It’s tough to find a real “list price” for a college tuition.
According to NY Times money columnist Ron Lieber, the price charged by one school can vary considerably. Sort of like we all pay a different fare for the same plane going to the same place, college tuitions for the same four years on the same campus also are different.
Still though, the trend is similar at 389 “national universities’–the schools that that offer a range of majors, have graduate programs, and do research. U.S. New & World Report tells us that we are looking at average tuition and fee increases of 144% that range from 165% at out-of-state schools to 212% at public universities.
You can see that tuition has steadily climbed:
Twenty-One Years of Price Changes
While average prices have gone up 54.6% during the past twenty-one years, certain categories of goods and services are cheaper. Dropping the most, TV prices were down by 97%. Somewhat similarly, toy prices have plunged by 73% and cell phone service dropped 40%.
But college expenses and hospital services have soared:
Our Bottom Line: Tradable Goods
Through trade, we can differentiate the more expensive from the more affordable goods and services in the “Price Changes” graph. Starting with a definition, let’s just say that a tradable good or service is sold away from its home country. Correspondingly, our nontradables remain where they were made.
In a 2017 paper, the U.S. Bureau of Labor Statistics (BLS) divided the CPI into tradable and nontradable goods and services to compare their price trajectories. Their conclusion? From January 2010 to December 2015, tradable goods had a 2.5% deflation rate while the nontradable inflation rate was 13.5%.
Yes, we know that far beyond trade, there are many causes for skyrocketing tuitions. Mr. Lieber tells us that they relate to foreign students being willing to pay full price, to the student (and parent) loans that are available, to snobbery, and to programs like Purdue’s that ask students to share future income. It can even take us to the amounts of “merit aid” schools do and don’t offer.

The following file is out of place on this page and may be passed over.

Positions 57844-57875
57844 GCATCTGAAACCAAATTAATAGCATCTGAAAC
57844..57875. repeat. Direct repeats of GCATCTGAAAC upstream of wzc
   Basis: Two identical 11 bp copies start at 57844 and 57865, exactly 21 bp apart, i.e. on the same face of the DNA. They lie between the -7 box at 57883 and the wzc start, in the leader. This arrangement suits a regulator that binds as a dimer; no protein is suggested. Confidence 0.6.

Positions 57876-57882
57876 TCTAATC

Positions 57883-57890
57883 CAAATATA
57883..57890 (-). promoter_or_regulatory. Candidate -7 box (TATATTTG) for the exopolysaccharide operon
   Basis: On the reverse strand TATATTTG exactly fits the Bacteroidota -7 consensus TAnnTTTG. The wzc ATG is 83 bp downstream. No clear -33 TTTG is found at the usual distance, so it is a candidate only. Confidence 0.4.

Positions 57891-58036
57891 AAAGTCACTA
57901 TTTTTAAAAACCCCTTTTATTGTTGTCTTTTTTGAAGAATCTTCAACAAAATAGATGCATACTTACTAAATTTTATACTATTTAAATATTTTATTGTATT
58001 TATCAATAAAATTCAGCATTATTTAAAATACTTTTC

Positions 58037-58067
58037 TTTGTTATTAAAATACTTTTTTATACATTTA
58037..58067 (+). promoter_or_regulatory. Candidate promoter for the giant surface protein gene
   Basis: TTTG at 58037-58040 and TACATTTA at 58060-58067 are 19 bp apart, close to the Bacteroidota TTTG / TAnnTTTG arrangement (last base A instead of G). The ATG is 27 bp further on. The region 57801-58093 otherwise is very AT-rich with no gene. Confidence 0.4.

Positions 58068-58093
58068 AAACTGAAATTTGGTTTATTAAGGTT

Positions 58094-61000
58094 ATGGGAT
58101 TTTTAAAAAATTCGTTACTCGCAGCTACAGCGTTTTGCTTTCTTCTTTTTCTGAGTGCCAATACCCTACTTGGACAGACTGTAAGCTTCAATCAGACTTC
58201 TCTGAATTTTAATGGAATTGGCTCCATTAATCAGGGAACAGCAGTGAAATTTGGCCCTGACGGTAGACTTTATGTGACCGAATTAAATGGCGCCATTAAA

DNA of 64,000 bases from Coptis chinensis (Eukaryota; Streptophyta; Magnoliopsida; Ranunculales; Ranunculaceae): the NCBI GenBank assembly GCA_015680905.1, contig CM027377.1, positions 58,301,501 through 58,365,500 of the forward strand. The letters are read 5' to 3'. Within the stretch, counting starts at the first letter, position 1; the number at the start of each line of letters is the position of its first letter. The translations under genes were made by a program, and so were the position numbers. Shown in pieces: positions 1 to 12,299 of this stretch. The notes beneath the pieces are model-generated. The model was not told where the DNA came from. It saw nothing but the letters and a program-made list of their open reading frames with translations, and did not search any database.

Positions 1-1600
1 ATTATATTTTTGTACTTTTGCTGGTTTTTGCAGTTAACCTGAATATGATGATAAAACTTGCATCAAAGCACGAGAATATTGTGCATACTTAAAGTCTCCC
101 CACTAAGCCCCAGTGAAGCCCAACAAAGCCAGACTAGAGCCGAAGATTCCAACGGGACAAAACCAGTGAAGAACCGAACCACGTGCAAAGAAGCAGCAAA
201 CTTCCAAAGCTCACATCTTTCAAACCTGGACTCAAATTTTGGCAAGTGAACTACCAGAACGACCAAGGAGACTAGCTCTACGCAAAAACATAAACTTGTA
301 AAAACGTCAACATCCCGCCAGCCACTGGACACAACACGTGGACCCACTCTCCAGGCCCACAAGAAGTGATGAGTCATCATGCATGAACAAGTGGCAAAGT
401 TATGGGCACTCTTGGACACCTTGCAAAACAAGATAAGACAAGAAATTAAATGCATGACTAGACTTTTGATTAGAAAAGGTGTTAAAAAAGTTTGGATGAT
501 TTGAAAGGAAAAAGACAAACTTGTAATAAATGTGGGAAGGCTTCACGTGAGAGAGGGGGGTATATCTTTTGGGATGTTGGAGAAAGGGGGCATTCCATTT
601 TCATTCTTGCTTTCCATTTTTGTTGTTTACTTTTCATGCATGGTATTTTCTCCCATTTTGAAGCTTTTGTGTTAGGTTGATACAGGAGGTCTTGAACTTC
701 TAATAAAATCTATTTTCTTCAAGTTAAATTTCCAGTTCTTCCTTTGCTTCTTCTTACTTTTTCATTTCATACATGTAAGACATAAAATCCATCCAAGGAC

Still though, the BLS paper emphasizes the competition that trade brings to a market. As they explain it, “In any given country, the cost for traded goods should not exceed the cheapest price globally. By contrast, nontraded goods compete only domestically and can therefore have different prices from country to country. If all this is true, then goods that are traded should have lower inflation than goods that are not.”
Consequently, we wind up with lower prices for items like TVs but not education.
My sources and more: Pairing this NY Times article with economist Mark Perry’s “chart of the century,” created an interesting synergy as did this podcast. Then, for tradables and nontradables, I returned to this BLS paper and all of the pieces came together.
Please note that the authors of the BLS paper expressed concern that their time frame was just six years. They suggested further research in a number of areas. Also, several sentences in this post were in a past econlife.